Thyroid cancer forms when normal thyroid cells undergo genetic changes that cause them to grow in an abnormal way. The most common types of thyroid cancer (papillary and follicular) are typically less aggressive than other cancers. With proper
There are multiple types of thyroid cancer:
Papillary thyroid cancer (PTC) is the most common type of thyroid cancer, making up approximately 80% of all thyroid cancers. Papillary cancer tends to grow slowly and may spread to the lymph nodes in the neck, but still usually has an excellent prognosis. Most patients with papillary thyroid cancer can be successfully treated with a thorough initial operation, and some patients may require additional treatment with radioactive iodine. Most people are cured (over 95%) and have a normal life expectancy.
Follicular thyroid cancer (FTC) is the second most common type of thyroid cancer, making up 10-15% of all thyroid cancers. It may spread to the lymph nodes in the neck, and is also more likely than papillary thyroid cancer to spread through the blood stream to distant areas (such as the lungs). The prognosis for follicular thyroid cancer remains very good – over 90% of patients are cured.
Hurthle cell cancer is a rare type of follicular thyroid cancer that has many pink-staining cells (so-called oncocytes or Hurthle cells). The pathologist will look for signs of cancer cells invading into surrounding blood vessels or breaking outside of the thyroid, which may predict that the cancer will behave more aggressively.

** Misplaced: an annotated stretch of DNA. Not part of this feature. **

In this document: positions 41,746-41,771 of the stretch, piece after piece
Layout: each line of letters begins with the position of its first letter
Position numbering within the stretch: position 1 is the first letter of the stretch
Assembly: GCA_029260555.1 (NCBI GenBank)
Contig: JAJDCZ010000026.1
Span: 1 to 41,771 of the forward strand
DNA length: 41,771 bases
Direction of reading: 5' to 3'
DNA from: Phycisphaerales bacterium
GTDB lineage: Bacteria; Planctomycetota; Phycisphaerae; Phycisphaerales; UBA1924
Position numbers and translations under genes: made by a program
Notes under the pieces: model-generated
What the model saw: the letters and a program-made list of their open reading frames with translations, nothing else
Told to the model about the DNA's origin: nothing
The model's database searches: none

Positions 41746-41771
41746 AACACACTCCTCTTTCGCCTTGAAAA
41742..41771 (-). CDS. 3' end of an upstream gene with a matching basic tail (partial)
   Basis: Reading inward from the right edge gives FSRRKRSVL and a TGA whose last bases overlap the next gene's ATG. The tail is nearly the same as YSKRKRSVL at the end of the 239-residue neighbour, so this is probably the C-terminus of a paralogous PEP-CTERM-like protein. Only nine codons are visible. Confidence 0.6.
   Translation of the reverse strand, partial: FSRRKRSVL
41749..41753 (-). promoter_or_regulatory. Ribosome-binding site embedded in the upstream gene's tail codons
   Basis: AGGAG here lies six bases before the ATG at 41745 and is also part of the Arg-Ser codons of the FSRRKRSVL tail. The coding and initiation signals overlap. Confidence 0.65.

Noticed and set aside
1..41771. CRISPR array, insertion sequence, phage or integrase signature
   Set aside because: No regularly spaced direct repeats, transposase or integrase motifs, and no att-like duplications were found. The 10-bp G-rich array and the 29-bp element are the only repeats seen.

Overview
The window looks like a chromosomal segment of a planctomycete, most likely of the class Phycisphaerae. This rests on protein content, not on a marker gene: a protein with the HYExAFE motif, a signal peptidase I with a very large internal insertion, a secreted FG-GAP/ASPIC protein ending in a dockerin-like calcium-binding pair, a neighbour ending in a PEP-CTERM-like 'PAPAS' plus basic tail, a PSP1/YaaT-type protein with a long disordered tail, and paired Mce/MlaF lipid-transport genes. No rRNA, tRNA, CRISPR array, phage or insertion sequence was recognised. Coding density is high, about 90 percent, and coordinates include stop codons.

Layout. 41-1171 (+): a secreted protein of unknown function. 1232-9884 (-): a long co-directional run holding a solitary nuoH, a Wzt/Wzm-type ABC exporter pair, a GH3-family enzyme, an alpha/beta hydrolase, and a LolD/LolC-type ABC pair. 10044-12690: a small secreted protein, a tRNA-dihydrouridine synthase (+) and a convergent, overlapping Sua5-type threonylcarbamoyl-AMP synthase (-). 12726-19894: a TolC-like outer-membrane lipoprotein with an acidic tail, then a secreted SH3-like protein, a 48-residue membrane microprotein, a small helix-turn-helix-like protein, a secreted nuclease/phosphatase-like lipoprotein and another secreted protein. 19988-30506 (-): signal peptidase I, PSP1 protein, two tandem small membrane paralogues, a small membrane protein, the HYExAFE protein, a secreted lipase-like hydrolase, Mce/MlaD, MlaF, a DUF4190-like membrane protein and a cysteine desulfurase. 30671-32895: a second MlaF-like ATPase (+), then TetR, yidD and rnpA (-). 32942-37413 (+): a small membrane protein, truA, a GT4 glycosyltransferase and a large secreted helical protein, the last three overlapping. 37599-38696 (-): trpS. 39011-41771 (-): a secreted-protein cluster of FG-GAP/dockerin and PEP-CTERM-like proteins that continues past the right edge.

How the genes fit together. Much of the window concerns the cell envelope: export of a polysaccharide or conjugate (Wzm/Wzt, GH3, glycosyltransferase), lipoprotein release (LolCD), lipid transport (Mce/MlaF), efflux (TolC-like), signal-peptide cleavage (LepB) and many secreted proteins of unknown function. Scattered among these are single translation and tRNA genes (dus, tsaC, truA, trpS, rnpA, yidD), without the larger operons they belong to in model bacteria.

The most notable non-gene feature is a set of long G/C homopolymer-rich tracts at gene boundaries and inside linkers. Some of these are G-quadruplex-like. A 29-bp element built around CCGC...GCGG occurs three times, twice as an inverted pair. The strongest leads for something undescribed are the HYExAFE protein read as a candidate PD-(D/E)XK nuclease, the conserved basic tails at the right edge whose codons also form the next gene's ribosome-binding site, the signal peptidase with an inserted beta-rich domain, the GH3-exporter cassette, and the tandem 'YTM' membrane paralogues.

Poorly differentiated and anaplastic (also known as undifferentiated) thyroid cancer means that the cancer cells do not look or behave like normal thyroid cells. Patients usually present with a rapidly growing neck mass. These are very rare types of thyroid cancer, and occur in less than 2% of cases. Unfortunately, they tend to be very aggressive and not responsive to treatment. Management of these cancers involves a multi-disciplinary team with surgeons, endocrinologists, and medical oncologists. At UCLA, these patients may be treated with recently approved targeted therapies, immunotherapy, or clinical trials.
Medullary thyroid cancer (MTC) makes up 5-10% of all thyroid cancer cases. It is often associated with hereditary conditions (MEN-2), and all patients should undergo genetic testing for a RET gene mutation. If a mutation is found, then the patient’s family members may be at risk for medullary thyroid cancer. In addition, new targeted therapies are available for RET-mutated MTC.